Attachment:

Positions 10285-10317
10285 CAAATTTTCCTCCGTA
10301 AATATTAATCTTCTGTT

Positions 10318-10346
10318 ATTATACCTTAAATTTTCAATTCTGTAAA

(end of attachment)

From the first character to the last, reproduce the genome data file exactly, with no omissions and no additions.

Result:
Positions 10285-10317
10285 CAAATTTTCCTCCGTA
10301 AATATTAATCTTCTGTT

Positions 10318-10346
10318 ATTATACCTTAAATTTTCAATTCTGTAAA